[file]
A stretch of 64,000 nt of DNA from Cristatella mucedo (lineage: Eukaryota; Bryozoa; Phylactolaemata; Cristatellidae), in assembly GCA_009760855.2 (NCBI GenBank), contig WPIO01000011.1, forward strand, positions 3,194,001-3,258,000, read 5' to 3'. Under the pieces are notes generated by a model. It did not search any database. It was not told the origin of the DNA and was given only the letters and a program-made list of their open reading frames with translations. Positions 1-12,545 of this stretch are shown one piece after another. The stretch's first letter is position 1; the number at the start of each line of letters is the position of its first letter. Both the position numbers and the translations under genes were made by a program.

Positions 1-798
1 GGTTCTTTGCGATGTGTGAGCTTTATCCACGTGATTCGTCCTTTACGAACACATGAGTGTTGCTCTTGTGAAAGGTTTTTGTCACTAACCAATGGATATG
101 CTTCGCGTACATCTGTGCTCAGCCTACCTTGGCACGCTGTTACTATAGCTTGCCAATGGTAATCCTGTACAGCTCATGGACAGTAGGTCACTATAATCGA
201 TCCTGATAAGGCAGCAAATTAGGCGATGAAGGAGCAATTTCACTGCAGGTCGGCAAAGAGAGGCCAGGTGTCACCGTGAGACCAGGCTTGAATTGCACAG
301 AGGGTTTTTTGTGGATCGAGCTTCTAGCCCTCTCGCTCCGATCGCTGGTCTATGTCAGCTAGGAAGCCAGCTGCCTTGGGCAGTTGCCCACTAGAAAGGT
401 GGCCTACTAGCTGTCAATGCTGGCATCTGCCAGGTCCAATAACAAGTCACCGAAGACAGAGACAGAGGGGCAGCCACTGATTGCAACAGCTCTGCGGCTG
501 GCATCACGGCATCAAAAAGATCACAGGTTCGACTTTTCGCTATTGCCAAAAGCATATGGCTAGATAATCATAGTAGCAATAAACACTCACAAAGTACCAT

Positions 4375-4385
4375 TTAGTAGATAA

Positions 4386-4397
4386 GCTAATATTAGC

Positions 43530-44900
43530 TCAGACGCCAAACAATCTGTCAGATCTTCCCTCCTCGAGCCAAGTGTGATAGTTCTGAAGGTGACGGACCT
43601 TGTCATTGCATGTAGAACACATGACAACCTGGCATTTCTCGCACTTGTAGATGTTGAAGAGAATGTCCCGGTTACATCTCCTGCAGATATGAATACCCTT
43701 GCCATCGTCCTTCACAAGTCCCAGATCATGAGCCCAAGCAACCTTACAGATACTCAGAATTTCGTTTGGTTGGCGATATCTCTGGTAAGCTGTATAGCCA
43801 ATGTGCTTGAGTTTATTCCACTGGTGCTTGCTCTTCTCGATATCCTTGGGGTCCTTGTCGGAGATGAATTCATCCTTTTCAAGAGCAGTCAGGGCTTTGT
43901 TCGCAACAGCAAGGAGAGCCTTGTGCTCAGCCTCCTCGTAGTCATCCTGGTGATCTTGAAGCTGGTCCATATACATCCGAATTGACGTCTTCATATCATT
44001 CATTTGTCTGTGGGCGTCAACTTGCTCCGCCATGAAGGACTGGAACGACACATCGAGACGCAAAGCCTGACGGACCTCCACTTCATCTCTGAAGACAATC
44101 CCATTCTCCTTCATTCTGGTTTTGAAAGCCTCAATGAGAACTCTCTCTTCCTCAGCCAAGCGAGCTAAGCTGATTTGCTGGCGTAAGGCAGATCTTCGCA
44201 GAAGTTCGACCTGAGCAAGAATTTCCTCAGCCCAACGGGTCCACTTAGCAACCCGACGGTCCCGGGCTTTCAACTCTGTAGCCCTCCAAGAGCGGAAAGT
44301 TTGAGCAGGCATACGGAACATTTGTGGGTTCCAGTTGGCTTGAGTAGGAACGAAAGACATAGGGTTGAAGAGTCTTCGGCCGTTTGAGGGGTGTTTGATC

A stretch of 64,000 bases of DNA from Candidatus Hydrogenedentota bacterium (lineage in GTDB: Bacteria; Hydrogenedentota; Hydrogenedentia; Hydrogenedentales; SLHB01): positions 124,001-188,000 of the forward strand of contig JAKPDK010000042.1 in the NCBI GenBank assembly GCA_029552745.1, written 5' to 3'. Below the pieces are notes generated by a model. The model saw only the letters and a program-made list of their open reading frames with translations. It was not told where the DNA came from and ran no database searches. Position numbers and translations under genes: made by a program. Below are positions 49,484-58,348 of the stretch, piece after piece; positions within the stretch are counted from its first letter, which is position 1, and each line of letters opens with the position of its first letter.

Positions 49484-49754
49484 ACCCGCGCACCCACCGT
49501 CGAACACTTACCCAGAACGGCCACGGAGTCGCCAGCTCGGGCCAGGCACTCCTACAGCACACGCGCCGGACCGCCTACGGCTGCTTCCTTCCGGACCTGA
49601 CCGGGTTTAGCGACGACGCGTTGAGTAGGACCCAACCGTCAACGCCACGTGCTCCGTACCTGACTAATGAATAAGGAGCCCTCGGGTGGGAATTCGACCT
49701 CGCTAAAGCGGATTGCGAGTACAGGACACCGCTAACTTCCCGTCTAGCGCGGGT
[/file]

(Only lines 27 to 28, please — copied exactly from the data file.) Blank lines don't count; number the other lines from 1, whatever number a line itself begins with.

49601 CCGGGTTTAGCGACGACGCGTTGAGTAGGACCCAACCGTCAACGCCACGTGCTCCGTACCTGACTAATGAATAAGGAGCCCTCGGGTGGGAATTCGACCT
49701 CGCTAAAGCGGATTGCGAGTACAGGACACCGCTAACTTCCCGTCTAGCGCGGGT